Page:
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New rules affect your credit score
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If it’s been a while since you checked your credit and FICO scores, you might have some surprises in store. Fair Isaac, also known as FICO, recently changed its method of calculating credit scores. Its new plan, FICO 08, is said to offer a better way to determine which consumers will be unable to meet their repayment obligations.
There are a few important changes in the new scoring system. “Authorized users” are those who are allowed to use credit cards of those with a good credit history (such as a working husband). That information has been reported on the user’s file (such as a stay-at-home mother with no credit of her own.) In the past this has raised the scores of those no-credit users. This “piggy-backing” will no longer be used in a score’s calculation.
Another change in the FICO scoring method concerns payment patterns. If a consumer has only made a late payment in one area but otherwise has a good record, the credit score won’t be affected as much as it was before. At the same time, those with a track record of being late with payments will take a bigger hit to the credit score.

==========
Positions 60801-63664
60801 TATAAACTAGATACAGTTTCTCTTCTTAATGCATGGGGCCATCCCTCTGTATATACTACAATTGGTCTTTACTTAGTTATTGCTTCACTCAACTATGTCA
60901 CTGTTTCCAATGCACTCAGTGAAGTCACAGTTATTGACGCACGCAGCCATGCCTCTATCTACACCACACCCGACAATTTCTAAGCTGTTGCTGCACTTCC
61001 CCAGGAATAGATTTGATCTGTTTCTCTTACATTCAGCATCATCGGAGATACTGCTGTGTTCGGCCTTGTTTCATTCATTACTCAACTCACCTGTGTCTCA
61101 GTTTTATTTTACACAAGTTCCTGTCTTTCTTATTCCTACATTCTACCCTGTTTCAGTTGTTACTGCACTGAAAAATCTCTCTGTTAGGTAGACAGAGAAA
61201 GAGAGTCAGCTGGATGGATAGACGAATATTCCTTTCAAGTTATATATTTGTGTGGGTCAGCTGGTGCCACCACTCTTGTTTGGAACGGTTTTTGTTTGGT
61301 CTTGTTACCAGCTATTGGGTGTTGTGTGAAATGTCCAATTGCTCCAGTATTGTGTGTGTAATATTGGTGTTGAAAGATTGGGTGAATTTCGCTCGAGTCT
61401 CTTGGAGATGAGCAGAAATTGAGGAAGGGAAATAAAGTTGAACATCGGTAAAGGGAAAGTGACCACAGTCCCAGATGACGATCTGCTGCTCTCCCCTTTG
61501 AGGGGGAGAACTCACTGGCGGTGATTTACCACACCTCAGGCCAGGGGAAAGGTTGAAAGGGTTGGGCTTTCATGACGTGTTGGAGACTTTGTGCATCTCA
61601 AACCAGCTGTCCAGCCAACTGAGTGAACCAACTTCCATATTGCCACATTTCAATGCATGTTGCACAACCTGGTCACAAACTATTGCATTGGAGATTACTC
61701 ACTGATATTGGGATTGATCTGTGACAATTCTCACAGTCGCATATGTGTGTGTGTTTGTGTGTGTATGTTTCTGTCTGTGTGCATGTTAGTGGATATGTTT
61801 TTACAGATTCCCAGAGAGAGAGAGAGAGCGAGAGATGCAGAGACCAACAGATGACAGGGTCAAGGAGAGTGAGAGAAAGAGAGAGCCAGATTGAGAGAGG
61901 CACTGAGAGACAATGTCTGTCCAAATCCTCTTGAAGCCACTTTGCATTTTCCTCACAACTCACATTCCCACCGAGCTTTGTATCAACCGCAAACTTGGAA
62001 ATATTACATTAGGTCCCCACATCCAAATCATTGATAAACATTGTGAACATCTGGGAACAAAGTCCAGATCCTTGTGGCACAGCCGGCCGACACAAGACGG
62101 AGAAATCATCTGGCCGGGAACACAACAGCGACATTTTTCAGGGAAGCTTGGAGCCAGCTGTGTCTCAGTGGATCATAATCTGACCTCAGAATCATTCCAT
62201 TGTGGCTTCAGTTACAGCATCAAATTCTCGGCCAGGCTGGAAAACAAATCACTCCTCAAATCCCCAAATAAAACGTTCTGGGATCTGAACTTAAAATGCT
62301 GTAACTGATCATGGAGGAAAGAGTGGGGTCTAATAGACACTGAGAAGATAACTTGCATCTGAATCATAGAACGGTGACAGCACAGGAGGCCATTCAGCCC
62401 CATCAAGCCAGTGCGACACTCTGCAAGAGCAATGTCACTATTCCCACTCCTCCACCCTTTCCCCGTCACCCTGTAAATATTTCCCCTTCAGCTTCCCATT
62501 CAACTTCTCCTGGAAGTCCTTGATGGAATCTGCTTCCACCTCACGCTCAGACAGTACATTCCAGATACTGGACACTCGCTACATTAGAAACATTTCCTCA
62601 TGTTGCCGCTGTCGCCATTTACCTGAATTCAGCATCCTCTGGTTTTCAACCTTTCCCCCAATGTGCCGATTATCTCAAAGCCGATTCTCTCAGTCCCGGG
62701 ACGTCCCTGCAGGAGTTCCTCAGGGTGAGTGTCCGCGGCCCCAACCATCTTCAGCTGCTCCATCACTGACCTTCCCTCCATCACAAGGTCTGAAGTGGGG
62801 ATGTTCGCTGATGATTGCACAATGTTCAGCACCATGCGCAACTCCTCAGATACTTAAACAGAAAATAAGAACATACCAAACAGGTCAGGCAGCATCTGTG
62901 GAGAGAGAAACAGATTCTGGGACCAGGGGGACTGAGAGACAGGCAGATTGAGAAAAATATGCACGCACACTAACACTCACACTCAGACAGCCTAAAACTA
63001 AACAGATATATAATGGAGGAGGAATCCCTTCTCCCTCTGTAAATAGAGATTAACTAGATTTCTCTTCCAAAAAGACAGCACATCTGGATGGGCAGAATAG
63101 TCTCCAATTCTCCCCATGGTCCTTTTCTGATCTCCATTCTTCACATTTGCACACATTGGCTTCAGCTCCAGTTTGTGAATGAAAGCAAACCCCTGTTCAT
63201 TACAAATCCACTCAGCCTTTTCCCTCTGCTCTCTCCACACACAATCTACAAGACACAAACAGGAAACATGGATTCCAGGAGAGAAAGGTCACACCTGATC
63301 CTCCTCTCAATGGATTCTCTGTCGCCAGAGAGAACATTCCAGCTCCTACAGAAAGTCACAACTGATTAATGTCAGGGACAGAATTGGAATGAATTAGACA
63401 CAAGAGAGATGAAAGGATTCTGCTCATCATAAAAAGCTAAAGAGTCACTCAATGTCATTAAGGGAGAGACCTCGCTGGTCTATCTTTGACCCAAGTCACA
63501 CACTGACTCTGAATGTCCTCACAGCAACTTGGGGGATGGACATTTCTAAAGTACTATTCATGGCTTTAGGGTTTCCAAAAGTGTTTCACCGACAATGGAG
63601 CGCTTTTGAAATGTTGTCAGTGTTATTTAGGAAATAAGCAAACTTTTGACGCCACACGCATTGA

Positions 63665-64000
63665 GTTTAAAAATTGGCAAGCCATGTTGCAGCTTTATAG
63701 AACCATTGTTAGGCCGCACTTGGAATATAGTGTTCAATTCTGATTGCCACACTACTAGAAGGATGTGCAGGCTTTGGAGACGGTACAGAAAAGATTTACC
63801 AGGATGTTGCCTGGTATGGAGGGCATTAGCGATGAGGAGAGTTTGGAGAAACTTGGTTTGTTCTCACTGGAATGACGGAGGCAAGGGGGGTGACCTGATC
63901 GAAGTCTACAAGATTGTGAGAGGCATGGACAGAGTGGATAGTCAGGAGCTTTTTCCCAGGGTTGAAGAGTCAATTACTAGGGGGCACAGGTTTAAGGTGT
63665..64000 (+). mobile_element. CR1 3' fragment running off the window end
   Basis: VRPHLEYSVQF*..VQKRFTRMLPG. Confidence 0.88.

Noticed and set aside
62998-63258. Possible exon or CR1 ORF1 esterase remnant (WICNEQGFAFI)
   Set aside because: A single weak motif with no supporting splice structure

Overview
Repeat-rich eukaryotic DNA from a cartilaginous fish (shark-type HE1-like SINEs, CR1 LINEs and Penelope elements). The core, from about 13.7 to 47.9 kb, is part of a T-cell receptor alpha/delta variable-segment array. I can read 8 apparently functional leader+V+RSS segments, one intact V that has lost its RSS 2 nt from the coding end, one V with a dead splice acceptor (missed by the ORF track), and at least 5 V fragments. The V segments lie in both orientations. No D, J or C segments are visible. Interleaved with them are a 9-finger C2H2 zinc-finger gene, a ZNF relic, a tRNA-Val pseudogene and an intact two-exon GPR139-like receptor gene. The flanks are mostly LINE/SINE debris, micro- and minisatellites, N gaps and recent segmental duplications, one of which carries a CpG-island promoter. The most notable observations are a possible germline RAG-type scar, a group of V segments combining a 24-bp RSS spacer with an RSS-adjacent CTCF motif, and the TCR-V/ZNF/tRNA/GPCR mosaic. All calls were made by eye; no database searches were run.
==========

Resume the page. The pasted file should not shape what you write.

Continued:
If you apply for credit and your FICO score is lower than you expected, ask the lender if the old FICO method was used or if it used the new FICO 08.
If you’re curious about your current FICO score, you can go online and use MSN Money’s Credit Score Estimator, but don’t expect it to zero in on your actual score. It gives a wide range of likely scores, but at least you’ll know if you fall in the 590 area or if you’re closer to 750 or higher.
Each year, we’re allowed by law one free credit report from each of the three major reporting agencies. To order your free annual credit reports, go to online or call 1-877-322-8228. If you chose the telephone method of ordering your credit reports, be patient. It’s a fairly lengthy process involving speaking into the telephone and pressing buttons.
Read about the free credit reports on the Federal Trade Commission’s Web site at To learn more about FICO scores, go to

Uffington does not personally answer reader questions, but will incorporate them into his column whenever possible. Write to him in care of King Features Weekly Service, P.O. Box 536475, Orlando, FL 32853-6475, or send e-mail to
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